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Cool Globes and a Hot Topic

By Tim State in Arts & Entertainment on Jul 28, 2007 8:23PM

07-2007_Cool_Globes.jpgIf you’ve played along Chicago’s lakefront this summer, then you may have noticed the 124 sculpted, painted globes designed by artists with the intent to inspire and empower the public to take action against global warming. Cool Globes: Hot Ideas for a Cooler Planet dots the lakefront north of the Field Museum and at Navy Pier.

“Cool Globes presents a vast array of solutions with a clear message: We can solve the problem,” the exhibit’s Guidebook reads. “We can stop global warming if we inspire government, corporate, and community leaders to lead the way. But the best way to do this is to engage the public at large to motivate our leaders and to embrace the solutions ourselves.”

Maybe the globes have done that, because the hottest story of summer that has people shrieking foul appears to be the announced expansion of BP’s Northwest Indiana’s Whiting Refinery.

Maybe BP missed the point of the globe they sponsored -- Globe 111, near Navy Pier, on the path just west of N. Streeter Drive, by artist Sandra Bacon, titled, “Walk a Mile in My Shoes.” The guide says that her creation, “conveys collectively our carbon footprints have damaged natural habitat... This meticulous globe emphasizes how every living creature depends on the natural balance of the Earth’s habits.”

For the second day in a row, the Tribune’s lead story was BP’s story. Yesterday, the Tribune pointed out an exemption in BP’s new state water permit that “gives the company until 2012 to meet strict federal limits on mercury discharges.” The article indicates BP puts 2 pounds of mercury into the lake every year. But “under standards adopted by the U.S. Environmental Protection Agency in 1995, BP’s annual discharge of the metal should be reduced to 8/100th of a pound.”

Of course, BP’s propaganda Web site related to the Whiting refinery, linked through banner ads found right here on Chicagoist, as well as the New York Times, mentions little of mercury. Their dowloadable PDF fact sheet, “BP - A Responsible Environmental Partner,” states, “We are proud of the accomplishments we’ve made in reducing the impact of our activities on the environment...” Although it appears their interpretation of environmental impact is limited to greenhouse gases, as there is no mention of waste water or landfills.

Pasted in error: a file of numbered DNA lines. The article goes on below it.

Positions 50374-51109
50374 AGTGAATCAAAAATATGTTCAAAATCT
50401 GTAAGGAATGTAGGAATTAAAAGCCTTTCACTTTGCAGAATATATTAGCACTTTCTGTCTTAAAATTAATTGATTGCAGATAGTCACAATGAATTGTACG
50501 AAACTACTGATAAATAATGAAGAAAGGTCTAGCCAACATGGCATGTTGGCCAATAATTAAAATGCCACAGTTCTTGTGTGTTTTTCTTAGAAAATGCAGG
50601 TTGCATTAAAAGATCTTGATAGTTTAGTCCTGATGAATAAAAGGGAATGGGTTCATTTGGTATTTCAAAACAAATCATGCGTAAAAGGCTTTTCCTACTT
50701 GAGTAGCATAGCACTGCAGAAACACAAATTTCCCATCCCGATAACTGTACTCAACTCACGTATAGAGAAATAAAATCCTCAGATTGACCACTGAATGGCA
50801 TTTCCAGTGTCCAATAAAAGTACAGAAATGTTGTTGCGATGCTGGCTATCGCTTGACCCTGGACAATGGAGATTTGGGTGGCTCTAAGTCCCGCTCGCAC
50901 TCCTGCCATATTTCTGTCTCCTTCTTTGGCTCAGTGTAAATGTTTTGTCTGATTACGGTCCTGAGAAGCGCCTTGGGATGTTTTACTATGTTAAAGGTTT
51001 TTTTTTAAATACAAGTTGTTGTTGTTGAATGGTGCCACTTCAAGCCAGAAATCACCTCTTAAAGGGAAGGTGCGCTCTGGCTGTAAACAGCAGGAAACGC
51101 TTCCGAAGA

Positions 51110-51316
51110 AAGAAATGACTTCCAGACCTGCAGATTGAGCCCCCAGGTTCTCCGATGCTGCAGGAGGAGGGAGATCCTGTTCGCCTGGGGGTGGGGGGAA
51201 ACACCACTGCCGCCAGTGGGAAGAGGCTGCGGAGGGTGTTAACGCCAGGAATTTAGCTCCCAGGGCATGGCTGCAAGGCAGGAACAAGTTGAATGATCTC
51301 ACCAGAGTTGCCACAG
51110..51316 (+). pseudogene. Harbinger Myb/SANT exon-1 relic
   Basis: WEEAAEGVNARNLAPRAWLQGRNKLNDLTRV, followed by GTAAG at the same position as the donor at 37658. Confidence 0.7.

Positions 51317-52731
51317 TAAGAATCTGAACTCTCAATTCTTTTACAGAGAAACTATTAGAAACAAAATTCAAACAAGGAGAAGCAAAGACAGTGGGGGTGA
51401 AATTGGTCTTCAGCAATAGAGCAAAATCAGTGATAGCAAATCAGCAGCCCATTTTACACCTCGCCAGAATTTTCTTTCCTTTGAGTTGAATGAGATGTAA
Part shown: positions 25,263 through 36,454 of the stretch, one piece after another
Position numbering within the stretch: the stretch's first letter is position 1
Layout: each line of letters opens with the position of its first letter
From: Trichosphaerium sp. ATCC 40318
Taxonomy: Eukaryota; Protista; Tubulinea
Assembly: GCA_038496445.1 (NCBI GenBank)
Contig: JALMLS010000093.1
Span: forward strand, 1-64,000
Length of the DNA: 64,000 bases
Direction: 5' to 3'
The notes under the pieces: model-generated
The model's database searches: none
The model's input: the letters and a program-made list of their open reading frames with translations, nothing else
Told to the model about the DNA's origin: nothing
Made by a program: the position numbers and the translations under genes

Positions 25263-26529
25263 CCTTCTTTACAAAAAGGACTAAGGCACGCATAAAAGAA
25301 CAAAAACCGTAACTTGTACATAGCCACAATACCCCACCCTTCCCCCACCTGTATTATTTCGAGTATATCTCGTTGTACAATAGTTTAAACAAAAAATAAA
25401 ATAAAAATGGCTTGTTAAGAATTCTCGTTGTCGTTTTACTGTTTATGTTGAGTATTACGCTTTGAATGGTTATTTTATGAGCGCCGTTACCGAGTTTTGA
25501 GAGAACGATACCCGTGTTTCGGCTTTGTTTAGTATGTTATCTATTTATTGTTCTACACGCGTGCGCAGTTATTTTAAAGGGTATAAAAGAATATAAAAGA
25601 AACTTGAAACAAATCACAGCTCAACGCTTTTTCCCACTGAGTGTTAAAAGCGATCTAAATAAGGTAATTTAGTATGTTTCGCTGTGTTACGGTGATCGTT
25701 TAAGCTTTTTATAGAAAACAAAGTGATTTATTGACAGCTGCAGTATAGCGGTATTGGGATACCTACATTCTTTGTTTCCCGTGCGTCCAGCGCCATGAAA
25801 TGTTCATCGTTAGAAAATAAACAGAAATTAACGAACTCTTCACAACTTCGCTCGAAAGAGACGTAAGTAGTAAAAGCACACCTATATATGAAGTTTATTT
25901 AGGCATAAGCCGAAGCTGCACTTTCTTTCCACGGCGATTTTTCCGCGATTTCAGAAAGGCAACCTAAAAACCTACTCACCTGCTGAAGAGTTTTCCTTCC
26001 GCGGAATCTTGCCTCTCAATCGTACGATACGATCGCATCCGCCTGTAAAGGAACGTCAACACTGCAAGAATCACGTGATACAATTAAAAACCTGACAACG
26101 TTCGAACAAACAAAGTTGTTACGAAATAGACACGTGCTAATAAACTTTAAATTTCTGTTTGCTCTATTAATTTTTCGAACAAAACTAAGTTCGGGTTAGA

Addressing the issue of mercury specifically, BP’s says, “There are technical, engineering and environmental challenges. We have more than 750 engineers working on the project, including a group focusing on air and water issues. Our commitment is to use best available control technology to make the environmental impacts as small as possible while providing the additional gasoline, diesel, and jet fuel that the Midwest U.S. needs.”

The tone of BP’s propaganda is balance. Sure there is a slight impact on the environment -- but all within regulations (although that appears to be open to interpretation) -- but think of the jobs created. The BP’s site indicates they will invest $700 million to upgrade refineries in California, Ohio, Texas, and Washington, as well as Indiana. But BP can’t find a way to meet Federal regulations, needing an exemption and a five-year extension? Sure it will bring jobs, but how many more jobs would be produced by funding a solution?

As if BP’s sponsorship of Cool Globes isn’t ironically juicy enough, BP was founded as Stanard Oil Company by John D. Rockefeller, who could be considered the father of philanthropy. Rockefeller believed firmly it was his lot in life to make as much money as possible, and use it wisely to improve humankind. Maybe the corporate execs at BP should sit along the lake, gaze at their Cool Globe, and ponder if they’re acting in the best interest of humankind, or the best interest of their shareholders.